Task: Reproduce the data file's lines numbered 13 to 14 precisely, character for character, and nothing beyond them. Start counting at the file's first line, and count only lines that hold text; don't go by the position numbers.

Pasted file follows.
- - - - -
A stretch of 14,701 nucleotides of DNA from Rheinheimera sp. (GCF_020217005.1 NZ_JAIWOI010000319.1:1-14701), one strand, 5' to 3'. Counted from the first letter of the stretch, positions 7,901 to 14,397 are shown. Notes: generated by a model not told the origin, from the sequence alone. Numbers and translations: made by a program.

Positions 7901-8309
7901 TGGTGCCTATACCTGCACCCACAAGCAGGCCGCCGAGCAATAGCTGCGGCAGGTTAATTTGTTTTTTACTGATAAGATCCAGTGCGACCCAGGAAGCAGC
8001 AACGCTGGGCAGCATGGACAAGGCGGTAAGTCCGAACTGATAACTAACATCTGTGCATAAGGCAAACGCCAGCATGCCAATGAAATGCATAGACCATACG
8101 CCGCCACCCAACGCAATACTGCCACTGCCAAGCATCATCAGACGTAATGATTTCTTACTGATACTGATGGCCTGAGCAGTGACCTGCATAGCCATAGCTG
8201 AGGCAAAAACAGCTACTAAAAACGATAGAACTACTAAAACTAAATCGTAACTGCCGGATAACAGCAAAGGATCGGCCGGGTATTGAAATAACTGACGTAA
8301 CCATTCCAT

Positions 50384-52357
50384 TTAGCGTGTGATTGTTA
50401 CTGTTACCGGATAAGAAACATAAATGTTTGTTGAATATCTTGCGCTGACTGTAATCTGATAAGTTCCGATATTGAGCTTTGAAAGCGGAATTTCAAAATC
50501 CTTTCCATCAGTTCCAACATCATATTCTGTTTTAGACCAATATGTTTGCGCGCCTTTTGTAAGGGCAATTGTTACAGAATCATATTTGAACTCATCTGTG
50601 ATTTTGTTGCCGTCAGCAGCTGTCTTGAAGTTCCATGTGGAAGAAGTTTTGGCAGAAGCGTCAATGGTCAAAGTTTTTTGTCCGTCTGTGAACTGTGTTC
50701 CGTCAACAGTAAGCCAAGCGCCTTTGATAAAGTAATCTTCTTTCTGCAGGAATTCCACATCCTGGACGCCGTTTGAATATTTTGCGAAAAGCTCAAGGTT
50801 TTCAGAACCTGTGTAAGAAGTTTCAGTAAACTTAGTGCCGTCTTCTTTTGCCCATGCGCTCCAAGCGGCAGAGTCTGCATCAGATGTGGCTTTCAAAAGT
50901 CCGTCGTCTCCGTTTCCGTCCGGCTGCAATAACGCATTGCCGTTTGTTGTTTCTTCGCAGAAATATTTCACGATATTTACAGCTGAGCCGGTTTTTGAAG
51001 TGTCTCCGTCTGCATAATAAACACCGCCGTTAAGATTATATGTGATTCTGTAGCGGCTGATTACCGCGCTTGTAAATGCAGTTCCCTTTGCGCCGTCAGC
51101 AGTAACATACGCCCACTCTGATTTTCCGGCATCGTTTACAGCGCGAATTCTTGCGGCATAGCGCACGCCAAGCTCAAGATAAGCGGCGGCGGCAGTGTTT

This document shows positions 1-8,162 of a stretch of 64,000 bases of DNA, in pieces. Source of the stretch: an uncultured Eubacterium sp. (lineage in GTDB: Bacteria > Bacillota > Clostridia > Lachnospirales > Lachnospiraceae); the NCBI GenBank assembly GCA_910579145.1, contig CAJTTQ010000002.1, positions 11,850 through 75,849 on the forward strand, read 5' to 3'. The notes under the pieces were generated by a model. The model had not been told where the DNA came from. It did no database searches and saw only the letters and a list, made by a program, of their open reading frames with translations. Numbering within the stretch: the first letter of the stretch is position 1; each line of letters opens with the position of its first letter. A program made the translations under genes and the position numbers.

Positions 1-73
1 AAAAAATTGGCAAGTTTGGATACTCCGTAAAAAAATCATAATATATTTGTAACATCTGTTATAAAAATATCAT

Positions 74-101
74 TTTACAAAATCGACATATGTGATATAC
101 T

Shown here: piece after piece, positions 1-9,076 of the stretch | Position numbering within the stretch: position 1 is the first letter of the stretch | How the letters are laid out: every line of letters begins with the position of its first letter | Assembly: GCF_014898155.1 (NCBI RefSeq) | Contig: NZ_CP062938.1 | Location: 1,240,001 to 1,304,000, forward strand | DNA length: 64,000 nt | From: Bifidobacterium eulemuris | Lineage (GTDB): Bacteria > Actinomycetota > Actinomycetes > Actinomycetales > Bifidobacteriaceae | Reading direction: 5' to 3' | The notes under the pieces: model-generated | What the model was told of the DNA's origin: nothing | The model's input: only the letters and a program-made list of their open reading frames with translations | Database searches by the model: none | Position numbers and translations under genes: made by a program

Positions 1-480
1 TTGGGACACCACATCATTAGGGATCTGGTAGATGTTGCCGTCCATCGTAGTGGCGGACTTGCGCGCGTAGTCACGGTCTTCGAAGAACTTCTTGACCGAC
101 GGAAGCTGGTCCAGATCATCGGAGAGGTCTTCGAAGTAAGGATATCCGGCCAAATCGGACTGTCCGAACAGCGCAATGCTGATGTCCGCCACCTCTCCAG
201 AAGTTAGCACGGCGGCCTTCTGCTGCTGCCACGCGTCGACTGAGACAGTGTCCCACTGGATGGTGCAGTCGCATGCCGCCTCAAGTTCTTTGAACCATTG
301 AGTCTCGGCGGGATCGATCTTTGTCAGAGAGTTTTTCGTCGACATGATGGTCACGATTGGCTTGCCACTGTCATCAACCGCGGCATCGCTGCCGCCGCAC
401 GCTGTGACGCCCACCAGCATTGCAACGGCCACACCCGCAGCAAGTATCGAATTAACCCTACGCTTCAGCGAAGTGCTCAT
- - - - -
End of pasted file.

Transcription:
50701 CGTCAACAGTAAGCCAAGCGCCTTTGATAAAGTAATCTTCTTTCTGCAGGAATTCCACATCCTGGACGCCGTTTGAATATTTTGCGAAAAGCTCAAGGTT
50801 TTCAGAACCTGTGTAAGAAGTTTCAGTAAACTTAGTGCCGTCTTCTTTTGCCCATGCGCTCCAAGCGGCAGAGTCTGCATCAGATGTGGCTTTCAAAAGT